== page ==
The smallest glasscrab was the first we’d found — first I’d found. I grounded it with my own claws. My foot opened and closed, miming the piercing and ripping that had punctuated the first glasscrab.
I scratched my headband. In the sky, you couldn’t hunt on your own. On the surface, it was normal. I liked it. The Houses regulated hunting with heavy fines and constant guard patrols, because reckless hunting endangered populations.
After the hatchy, House-less precursors to the Constellation had driven entire species extinct, the Houses declared poaching one of the lowest crimes, and made three great dances of ecology tutoring a prerequisite for any hunting.
And so, our lessons went, we had the foresight of the Houses to thank whenever we had more to eat than skyrats or thornroots.
I snatched up the crab, turning it over in my claws. The bodies of these ‘crabs’ didn’t look anything like what we had in the skylakes. Even apart from the glassy shells, they had those flickering eyestalks, those twelve spindly legs that moved when I touched them, and a skeletal underbelly that didn’t look crab-like at all, at all.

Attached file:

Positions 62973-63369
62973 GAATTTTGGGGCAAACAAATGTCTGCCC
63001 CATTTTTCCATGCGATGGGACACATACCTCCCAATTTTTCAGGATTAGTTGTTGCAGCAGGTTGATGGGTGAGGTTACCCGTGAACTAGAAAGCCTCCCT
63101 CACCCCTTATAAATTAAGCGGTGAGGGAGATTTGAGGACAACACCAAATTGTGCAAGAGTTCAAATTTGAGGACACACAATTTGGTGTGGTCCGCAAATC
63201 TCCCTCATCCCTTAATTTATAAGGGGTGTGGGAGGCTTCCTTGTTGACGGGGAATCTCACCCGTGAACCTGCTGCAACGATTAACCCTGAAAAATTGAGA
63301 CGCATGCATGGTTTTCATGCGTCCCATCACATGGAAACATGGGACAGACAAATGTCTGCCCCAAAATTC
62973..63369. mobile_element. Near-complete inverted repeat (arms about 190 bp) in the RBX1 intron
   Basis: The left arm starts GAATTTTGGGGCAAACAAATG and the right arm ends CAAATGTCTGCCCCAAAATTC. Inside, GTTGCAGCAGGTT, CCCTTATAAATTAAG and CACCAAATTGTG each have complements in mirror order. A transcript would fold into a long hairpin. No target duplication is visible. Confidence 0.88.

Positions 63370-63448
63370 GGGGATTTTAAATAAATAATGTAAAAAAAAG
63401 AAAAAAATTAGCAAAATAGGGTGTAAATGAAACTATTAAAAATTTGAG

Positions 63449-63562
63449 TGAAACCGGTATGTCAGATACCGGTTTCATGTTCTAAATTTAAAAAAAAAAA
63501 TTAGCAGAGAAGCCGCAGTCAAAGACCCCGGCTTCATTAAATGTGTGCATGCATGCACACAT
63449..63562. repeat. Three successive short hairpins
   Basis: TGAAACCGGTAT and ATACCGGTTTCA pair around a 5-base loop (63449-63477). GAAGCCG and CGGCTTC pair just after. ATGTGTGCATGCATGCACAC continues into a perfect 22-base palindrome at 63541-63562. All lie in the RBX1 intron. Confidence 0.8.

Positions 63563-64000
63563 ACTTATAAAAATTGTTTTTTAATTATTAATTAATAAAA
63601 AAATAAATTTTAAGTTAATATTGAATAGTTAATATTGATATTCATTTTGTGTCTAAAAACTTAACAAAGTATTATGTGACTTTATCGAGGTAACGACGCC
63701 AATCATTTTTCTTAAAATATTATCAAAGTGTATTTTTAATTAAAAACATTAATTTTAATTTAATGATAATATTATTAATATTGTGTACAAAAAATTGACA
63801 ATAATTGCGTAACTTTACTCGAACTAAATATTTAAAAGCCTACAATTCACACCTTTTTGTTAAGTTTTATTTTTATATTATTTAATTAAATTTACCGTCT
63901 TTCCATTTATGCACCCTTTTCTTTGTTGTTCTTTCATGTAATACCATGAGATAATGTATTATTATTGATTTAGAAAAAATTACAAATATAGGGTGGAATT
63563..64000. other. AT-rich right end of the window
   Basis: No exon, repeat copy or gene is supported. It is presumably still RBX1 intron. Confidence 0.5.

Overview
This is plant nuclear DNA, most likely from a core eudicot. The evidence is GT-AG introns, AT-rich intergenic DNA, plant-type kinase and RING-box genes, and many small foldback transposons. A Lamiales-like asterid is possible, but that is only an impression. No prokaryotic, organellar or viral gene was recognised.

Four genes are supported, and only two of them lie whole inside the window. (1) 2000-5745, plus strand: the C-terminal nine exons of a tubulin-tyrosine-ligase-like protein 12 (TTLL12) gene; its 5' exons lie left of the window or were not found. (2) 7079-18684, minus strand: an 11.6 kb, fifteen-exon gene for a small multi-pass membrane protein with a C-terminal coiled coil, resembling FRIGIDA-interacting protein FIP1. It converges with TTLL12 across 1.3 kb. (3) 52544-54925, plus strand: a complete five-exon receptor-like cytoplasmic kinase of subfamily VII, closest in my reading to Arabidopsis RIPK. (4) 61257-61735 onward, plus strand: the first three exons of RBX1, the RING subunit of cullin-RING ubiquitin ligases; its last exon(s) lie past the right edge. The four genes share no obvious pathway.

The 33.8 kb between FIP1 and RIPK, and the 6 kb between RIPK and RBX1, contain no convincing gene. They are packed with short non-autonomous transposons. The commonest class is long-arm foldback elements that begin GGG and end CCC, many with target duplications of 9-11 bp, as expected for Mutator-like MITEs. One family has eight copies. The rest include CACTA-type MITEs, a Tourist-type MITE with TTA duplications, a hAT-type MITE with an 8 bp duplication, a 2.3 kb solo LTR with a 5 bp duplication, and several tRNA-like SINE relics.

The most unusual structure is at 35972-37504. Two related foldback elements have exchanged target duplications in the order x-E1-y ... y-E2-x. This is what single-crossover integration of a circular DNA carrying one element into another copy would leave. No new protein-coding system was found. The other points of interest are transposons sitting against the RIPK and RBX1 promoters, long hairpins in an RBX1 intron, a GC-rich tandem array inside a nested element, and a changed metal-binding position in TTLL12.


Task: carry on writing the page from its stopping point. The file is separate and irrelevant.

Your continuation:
They looked more like walking rocks than anything else. Vicious, relentless walking rocks. I flicked the crab’s eyestalk. This one hadn’t given me such an annoying fight, but it still shared blood — precious blood — with that obnoxious little insect! Ripping out its own eyestalks? Summoning a bunch of ghostly avengers? Maybe they grew squalled in this miserable lake. I wouldn’t stay sane either.
The last drops of water smacked against the glass as I shook my last canteen. It had emptied, and now I lacked water.
I steadied the knife for a few beats, worried about stabbing myself in the dark of the shore. Holding the knife steady, I pierced the heart. Blood oozed out from the long dead crab with lifeless lethargy. I pressed the dead crab over the glass.